Cry of the Water reefteam2 at
Thu Aug 23 19:42:49 EDT 2001

Cry of the Water, The Global Coral Reef Alliance, and

Public Employees for Environmental Responsibility 

Press Release 

FOR IMMEDIATE RELEASE Contact: Dan Clark, Cry of the
Water, 954-753-9737 

Thursday, August 23, 2001 Jessica Vallette Revere,
PEER, 202-265-7337 


Reef Protection Report Released to Document and Save
Northernmost Coral Reef 

Ft. Lauderdale, FL — Cry of the Water, a coral reef
monitoring group in Ft. Lauderdale, FL, has documented
unexpectedly high coral cover and coral reef species
diversity off the Broward County shoreline in an area
that is now threatened by a massive dredge and fill

Prior surveys of the area have missed or
underestimated the size and extent of large stands of
staghorn coral reef and ancient coral colonies that
are found close to shore. Further, early agency
planning documents repeatedly stated that the 3
million cubic yard dredging project using 7 offshore
dredge sites would not significantly impact the reefs
of Ft. Lauderdale.  

The best shallow reefs in Ft. Lauderdale are close to
the burial area. Over 25 acres of shallow essential
fish habitat, hard bottom and coral, will be directly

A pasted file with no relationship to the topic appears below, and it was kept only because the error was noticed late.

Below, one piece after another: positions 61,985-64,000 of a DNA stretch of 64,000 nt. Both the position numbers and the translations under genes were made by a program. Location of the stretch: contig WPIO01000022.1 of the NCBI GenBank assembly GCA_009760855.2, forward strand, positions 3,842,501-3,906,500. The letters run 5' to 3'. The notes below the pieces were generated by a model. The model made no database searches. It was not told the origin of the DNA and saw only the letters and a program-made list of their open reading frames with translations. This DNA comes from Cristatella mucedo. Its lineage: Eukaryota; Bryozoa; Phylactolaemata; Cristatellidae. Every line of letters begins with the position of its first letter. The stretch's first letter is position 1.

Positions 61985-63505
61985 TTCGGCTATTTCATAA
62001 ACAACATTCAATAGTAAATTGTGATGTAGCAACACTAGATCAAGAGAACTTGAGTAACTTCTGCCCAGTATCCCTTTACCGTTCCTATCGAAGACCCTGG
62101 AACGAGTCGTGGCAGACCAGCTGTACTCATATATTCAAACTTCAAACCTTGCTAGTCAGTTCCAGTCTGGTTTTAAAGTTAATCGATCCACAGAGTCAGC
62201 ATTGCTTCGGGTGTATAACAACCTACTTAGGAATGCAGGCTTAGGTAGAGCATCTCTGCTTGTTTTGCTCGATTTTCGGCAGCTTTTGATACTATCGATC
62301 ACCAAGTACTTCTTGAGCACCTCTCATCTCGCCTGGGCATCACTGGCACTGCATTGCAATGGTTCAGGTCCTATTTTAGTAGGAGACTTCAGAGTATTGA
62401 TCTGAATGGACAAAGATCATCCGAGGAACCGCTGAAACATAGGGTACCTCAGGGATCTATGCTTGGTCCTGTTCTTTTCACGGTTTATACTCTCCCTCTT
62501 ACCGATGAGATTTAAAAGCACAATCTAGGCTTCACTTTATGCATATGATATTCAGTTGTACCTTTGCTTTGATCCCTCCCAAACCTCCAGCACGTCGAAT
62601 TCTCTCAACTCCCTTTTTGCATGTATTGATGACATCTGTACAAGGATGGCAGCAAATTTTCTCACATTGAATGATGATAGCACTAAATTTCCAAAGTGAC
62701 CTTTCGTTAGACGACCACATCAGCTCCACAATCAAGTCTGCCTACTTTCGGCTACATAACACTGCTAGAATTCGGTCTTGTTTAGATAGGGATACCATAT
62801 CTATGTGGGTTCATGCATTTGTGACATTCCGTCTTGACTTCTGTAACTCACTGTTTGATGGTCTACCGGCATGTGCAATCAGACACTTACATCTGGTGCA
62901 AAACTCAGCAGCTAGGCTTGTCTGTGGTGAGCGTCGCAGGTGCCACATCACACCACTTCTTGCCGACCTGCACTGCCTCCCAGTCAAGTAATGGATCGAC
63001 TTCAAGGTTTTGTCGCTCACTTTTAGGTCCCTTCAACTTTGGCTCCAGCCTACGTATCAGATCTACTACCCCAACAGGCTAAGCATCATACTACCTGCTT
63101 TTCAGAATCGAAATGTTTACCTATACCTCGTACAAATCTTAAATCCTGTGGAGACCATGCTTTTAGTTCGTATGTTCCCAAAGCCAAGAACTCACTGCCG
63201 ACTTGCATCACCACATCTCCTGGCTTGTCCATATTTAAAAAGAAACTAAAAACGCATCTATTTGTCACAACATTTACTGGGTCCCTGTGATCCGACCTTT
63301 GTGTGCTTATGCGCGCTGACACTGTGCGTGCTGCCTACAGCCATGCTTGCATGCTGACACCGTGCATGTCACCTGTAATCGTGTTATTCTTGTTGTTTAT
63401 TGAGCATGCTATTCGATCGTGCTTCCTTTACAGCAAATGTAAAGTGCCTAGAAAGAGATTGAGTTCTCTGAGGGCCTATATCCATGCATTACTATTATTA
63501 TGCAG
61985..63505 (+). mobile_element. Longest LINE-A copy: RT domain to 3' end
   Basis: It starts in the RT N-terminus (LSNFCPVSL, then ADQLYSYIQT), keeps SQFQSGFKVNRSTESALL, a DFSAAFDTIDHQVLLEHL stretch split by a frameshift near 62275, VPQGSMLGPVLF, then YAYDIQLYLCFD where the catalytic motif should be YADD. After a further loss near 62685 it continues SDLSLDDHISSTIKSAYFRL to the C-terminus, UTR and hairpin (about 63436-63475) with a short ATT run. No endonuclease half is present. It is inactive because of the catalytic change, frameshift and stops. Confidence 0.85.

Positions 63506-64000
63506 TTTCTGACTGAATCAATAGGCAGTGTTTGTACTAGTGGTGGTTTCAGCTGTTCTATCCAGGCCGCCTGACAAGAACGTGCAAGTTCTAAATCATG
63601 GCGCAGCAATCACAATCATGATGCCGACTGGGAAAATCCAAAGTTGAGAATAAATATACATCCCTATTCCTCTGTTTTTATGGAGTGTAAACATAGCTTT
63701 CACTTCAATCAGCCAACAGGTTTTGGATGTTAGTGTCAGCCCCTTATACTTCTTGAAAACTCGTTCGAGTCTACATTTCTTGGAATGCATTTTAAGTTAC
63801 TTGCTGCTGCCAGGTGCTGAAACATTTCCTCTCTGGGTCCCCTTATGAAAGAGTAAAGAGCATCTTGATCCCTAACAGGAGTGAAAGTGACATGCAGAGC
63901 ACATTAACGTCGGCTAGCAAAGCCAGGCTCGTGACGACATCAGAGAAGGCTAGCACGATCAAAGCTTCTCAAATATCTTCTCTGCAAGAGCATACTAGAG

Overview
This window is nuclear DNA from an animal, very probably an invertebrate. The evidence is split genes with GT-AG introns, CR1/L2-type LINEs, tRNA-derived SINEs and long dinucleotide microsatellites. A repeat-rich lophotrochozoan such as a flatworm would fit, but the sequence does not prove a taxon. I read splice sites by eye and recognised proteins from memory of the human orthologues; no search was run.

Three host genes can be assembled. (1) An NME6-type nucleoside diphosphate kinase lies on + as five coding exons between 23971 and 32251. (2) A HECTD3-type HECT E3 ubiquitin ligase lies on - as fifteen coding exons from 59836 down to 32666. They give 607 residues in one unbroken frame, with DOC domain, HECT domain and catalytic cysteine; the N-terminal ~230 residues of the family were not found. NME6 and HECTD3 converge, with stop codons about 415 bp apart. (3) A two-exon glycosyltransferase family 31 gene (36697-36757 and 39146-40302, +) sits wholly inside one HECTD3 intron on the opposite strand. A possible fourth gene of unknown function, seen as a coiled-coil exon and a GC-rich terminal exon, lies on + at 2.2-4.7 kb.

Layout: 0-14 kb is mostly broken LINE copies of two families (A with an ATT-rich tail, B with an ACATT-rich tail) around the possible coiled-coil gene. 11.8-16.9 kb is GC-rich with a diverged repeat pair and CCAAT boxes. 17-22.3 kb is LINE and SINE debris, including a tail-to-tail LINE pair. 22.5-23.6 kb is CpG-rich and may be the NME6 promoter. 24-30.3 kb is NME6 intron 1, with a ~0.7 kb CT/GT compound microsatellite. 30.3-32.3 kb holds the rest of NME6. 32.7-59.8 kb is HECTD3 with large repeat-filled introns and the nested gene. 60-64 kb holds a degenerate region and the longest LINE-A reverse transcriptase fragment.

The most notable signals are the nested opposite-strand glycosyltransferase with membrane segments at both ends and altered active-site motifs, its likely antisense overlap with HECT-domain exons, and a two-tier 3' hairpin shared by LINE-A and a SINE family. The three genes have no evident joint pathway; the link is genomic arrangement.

buried and many more acres will also be indirectly
affected. These reefs contain more then 1/2 of all the
coral species found in the Caribbean and some coral
colonies are between 500 and 1000 years old.  

“Killing or damaging the last remaining good shallow
reefs in east Florida by dredging and filling would by
like dynamiting the last giant redwood stand” said Dr.
Tom Goreau president of The Global Coral Reef
Alliance.. “At a time when reefs are showing the
effects of multiple stresses, any activities that
would cause any further damage could irreversibly
degrade the reef ecosystem and damage local

These findings are documented in a new report by Cry
of the Water and the Global Coral Reef Alliance titled
"Reef Protection in Broward County, Florida" (see Research teams conducted dives
for the past year to map uncharted coral colonies in
and near the impact area of the proposed dredge and
fill project to temporarily widen local beaches. Ft.
Lauderdale's remaining coral reefs can continue to
support major diving and fishing industries, and
protect the coast for years to come if not further
damaged by massive dredging projects.  

“It is time that we take a common sense approach to
marine resource management in Broward County. To
damage or destroy the reefs that currently protect the
shore line will only move us further away from our
goal of sustainable coastal management.” said Dan
Clark, President of Cry of the Water.  

The report, color photographs of the reef, and a short
excerpt from the accompanying video can be viewed at

Cry of the Water  P.O. Box 8143  Coral Springs, FL  33075 reefteam2 at   visit our web site at

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